Ohio officials say they have found no trace of Asian carp, after a three-day sweep of western Lake Erie.
The search, which included netting and electroshock fishing, was prompted by tests from last month that had detected the DNA of two different species of Asian carp in six water samples taken from Maumee and Sandusky bays. According to The Columbus Dispatch, during the sweep, ten wildlife experts from the Ohio and Michigan sampled 58 sites in both bays. They say they found shad, common carp, and largemouth bass, but no Asian carp was found.
To explain the positive sample of DNA that was found, researchers say it could have come from fish mucus, excrement or scales that were floating in the water. The other possibility is that it could have come from the feces of a great blue heron that ate a juvenile carp in Indiana and then flew to Lake Erie.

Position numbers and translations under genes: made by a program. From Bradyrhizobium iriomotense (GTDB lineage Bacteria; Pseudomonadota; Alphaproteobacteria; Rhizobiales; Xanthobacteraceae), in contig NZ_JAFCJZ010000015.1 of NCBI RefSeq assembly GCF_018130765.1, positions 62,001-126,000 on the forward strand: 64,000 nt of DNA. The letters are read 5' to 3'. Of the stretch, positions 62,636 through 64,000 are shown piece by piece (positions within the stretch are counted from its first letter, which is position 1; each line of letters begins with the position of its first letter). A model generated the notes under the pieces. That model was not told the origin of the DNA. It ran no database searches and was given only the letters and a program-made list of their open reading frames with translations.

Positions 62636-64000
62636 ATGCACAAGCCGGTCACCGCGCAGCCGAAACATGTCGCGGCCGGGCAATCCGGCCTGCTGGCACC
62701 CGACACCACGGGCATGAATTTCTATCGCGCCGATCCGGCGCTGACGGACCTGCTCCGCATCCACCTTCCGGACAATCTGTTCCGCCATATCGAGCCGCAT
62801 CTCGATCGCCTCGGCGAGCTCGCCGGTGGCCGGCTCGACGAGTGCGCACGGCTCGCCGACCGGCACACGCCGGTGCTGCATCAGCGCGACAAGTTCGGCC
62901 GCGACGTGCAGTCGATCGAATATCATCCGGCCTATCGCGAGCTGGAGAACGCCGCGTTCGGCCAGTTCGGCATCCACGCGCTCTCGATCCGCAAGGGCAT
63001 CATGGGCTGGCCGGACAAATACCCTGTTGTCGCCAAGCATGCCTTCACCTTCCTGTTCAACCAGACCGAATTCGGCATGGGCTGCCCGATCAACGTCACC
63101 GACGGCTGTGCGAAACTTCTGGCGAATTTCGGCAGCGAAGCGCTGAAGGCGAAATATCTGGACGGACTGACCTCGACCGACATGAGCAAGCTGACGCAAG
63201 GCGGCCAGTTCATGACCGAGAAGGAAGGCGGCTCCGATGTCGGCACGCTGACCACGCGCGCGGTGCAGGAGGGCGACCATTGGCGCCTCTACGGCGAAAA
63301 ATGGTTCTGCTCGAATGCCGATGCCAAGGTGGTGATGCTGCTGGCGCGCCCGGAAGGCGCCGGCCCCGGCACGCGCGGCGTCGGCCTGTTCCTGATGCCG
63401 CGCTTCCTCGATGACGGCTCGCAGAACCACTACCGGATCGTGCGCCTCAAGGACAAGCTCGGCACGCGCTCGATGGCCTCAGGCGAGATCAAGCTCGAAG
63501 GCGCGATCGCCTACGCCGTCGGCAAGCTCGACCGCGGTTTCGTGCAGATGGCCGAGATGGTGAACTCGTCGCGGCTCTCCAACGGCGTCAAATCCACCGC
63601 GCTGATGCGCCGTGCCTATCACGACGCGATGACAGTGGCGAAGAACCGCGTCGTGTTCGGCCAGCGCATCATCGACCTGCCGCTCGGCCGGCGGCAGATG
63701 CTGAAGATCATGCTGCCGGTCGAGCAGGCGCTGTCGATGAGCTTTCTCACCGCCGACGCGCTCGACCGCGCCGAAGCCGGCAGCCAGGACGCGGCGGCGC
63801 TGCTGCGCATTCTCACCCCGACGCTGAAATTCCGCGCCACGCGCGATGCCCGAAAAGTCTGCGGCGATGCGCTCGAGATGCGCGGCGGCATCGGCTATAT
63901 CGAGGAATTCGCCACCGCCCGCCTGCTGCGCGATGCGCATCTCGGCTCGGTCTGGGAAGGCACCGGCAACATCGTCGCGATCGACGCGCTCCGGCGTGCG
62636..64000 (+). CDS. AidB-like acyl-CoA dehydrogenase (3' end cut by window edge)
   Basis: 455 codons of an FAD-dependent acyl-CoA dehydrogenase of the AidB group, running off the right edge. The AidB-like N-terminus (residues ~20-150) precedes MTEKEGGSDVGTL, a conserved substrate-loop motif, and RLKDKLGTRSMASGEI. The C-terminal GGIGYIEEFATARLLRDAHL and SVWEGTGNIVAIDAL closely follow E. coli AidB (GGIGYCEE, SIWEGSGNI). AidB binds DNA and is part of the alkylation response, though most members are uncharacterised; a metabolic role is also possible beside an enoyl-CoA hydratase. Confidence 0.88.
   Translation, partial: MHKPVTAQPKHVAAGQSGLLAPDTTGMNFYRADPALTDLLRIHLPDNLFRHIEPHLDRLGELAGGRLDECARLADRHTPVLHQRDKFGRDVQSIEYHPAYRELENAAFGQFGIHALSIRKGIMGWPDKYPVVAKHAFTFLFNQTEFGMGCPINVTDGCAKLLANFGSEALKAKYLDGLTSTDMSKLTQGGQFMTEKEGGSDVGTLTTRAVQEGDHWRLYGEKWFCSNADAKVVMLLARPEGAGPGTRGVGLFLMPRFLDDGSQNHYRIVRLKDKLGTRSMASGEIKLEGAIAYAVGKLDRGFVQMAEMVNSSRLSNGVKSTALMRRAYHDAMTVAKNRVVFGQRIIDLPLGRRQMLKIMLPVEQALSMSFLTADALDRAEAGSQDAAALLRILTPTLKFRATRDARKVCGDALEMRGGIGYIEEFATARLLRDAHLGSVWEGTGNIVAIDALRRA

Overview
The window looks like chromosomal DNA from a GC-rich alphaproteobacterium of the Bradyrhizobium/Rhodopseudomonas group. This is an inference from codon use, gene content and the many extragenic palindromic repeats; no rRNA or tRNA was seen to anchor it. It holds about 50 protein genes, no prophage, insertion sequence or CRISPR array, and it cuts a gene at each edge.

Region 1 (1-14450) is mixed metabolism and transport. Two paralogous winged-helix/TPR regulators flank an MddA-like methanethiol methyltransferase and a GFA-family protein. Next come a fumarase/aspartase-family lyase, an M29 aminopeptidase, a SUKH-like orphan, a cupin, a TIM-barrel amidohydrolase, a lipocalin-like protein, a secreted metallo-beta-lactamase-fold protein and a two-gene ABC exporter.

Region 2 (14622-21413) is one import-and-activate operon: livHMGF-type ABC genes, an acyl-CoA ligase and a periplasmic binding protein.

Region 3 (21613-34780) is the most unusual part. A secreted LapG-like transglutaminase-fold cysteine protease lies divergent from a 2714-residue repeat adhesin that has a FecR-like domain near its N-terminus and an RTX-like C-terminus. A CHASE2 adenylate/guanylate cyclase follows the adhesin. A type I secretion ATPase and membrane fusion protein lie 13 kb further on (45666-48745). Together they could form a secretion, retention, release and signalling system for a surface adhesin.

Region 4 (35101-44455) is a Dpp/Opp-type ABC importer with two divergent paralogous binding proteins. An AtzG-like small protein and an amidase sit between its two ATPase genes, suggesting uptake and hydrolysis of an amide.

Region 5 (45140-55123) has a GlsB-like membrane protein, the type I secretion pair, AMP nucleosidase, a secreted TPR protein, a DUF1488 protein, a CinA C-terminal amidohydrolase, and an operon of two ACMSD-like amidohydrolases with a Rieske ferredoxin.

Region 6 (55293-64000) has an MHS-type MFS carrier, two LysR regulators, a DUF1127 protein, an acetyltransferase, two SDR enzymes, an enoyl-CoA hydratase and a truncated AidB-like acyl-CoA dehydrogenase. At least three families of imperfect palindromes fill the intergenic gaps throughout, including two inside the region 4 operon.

DNA of Asian carp has shown up in several tests of Lake Calumet and other waterways around Chicago. This has led researchers to believe that the fish have somehow slipped past an electric barrier that is intended to keep them out of Lake Michigan. The discovery of a breeding population of Asian carp would be devastating for Lake Erie's $10-billion-a-year tourism industry. The fear is that the fish would quickly spread through the lake, out-competing native fish for food.